For the longest time, our preferred form of currency and payment largely remained the same – we’d find an asset with value or use cold hard cash. The simplicity kept things simple, until you had to travel to a place that used a different currency, or your asset with value maybe wasn’t as valuable. Then the introduction of the credit card arrived in 1950, and as credit and debit cards developed and found more use, or spending habits could become global and without delay. As online payments developed with the use of your credit or debit card, a company that might be based in another country was no longer a hurdle – your currency would be converted instantly at a small price, and thus the barrier was removed. But what would happen in the event you physically travel? Whilst many cards became universal use, some had restrictions or weren’t able to be used, or perhaps the use of swipe or chip and pin was just too slow.
We have for the most part moved away from the use of valuable assets as a payment form for the most part with a few exceptions – things such as homes and vehicles as well as material goods have a value attached to them, but it’s hard to have a universal value attached to those, with some being fixed. So how have these changes shaped the way we pay?
Our smartphones and our smart devices, such as watches, have taken over our way to make small purchases, and this has also managed to extend to our debit and credit card use too. Wherever we are in the world, the likelihood is that we will have our phone handy at all times, and the global adoption of payment forms such as Apple and Android pay mean that with a simple tap of your phone on to a contactless pad, and you’ve paid. No need to carry around cash and count it out at the checkout, no need to visit an ATM or a bank, and no need to visit a travel agent for the changing of currency before or to visit a currency exchange place whilst on holiday. Initially feared to have some security concerns, contactless payments have already become one of the most popular ways to pay. This has also changed the way we share money amongst each other too, with services such as Venmo letting you give friends or family money at the touch of a button.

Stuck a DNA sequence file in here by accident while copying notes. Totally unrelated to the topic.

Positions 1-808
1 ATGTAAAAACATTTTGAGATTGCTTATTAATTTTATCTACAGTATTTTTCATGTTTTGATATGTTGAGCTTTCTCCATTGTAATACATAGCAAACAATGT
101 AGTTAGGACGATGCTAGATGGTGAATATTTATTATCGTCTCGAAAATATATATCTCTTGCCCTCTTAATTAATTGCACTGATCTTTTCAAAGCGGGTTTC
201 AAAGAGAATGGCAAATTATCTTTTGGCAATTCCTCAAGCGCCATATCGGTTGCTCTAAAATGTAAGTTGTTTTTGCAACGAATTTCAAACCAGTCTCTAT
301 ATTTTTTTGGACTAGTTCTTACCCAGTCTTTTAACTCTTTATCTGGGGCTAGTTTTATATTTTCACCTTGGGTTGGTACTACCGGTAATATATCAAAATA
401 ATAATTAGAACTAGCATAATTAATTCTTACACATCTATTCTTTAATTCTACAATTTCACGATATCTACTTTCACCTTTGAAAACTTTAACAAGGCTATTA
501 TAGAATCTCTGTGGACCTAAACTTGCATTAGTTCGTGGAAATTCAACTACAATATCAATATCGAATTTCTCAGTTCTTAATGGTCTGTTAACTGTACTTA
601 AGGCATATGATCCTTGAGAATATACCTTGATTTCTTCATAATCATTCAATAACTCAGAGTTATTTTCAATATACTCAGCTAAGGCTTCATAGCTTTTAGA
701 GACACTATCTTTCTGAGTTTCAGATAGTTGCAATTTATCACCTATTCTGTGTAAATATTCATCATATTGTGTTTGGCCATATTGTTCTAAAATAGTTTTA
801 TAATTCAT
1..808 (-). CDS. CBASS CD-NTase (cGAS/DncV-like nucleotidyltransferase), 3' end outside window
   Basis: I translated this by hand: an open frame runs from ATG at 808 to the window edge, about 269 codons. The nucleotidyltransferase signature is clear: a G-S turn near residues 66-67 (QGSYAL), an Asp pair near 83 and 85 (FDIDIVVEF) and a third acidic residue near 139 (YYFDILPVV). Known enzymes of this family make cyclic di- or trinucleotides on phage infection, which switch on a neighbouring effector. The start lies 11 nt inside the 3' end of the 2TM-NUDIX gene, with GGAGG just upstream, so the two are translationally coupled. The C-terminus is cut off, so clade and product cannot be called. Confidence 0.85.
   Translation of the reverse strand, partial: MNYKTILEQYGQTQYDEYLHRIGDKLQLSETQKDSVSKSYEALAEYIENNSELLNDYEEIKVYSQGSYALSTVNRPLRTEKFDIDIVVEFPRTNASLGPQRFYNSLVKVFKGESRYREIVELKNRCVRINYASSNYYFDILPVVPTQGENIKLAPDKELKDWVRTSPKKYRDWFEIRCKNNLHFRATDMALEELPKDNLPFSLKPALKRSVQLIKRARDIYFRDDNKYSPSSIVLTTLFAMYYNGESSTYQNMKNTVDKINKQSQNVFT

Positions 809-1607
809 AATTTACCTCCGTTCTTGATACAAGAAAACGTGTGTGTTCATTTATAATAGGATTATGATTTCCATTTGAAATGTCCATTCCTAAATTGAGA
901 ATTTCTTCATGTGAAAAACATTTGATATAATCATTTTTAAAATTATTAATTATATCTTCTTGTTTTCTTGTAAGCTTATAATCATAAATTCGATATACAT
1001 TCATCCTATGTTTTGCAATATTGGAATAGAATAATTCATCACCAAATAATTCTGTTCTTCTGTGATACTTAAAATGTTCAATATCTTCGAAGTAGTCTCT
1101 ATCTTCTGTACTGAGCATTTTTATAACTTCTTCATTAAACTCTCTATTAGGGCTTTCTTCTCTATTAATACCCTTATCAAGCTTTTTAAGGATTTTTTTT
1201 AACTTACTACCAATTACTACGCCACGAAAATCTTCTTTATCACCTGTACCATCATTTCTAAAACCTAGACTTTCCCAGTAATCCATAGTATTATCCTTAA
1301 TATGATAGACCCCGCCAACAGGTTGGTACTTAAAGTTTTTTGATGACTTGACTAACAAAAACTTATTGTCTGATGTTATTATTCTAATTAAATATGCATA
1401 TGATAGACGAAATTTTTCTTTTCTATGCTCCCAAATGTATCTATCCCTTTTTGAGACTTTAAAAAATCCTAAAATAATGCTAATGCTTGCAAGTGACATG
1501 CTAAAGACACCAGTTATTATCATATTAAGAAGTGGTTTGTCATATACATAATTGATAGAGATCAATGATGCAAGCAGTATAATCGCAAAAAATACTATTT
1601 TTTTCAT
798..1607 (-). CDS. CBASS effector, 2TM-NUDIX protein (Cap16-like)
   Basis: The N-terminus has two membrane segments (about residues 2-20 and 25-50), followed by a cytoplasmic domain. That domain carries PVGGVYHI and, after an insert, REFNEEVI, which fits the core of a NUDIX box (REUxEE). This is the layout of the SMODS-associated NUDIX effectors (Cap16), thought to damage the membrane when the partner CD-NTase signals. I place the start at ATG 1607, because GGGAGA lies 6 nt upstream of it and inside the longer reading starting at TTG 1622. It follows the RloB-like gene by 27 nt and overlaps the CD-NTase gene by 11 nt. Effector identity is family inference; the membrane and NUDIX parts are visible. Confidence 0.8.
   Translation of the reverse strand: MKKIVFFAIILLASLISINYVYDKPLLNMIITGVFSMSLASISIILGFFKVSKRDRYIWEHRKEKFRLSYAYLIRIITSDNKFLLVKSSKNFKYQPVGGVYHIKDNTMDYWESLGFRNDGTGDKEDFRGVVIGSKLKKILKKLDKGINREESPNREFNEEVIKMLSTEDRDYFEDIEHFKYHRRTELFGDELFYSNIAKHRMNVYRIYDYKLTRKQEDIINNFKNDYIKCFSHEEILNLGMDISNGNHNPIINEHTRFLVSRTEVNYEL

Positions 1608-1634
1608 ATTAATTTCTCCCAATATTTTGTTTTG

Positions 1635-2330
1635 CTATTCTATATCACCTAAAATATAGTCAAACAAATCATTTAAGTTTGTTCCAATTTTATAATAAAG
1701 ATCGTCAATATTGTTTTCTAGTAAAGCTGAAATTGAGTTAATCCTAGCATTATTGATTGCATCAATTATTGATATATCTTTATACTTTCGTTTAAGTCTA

Secure and anonymous, many believe cryptocurrency will be the future of how we do our transactions. Bitcoin was the first to become widely known, and had a huge market attached to it as cryptocurrency trading took off and made those who invested early, find a huge payout – but it has changed since. There are many different cryptocurrencies, all holding different values and only a few being notable enough to be accepted, but it is becoming more widely accepted. The big value is security, it is stored in one place and is only controlled by yourself – no bank involved, no third party involved – it requires validation to reduce the risk of fraud and only a limited amount of the currency to prevent inflation. As it stands however, the price of cryptocurrencies can be quite volatile as the market still fluctuates on its value and where to place it, but the idea of how it operates may still determine the way we handle currency and payments going into the future.
More than ever, the need for things to be instantaneous is growing – as our technology develops and evolves so do our habits with using it and the changing shape in how we pay for goods, services, and every day things is a perfect example of this. We’ve removed processes that prevented instantaneous spending or overspending, and with simple contactless payment and biometric authorisation we’ve simplified the process. As our smartphones continue to develop – we may see smarter, faster ways of payment develop with them.
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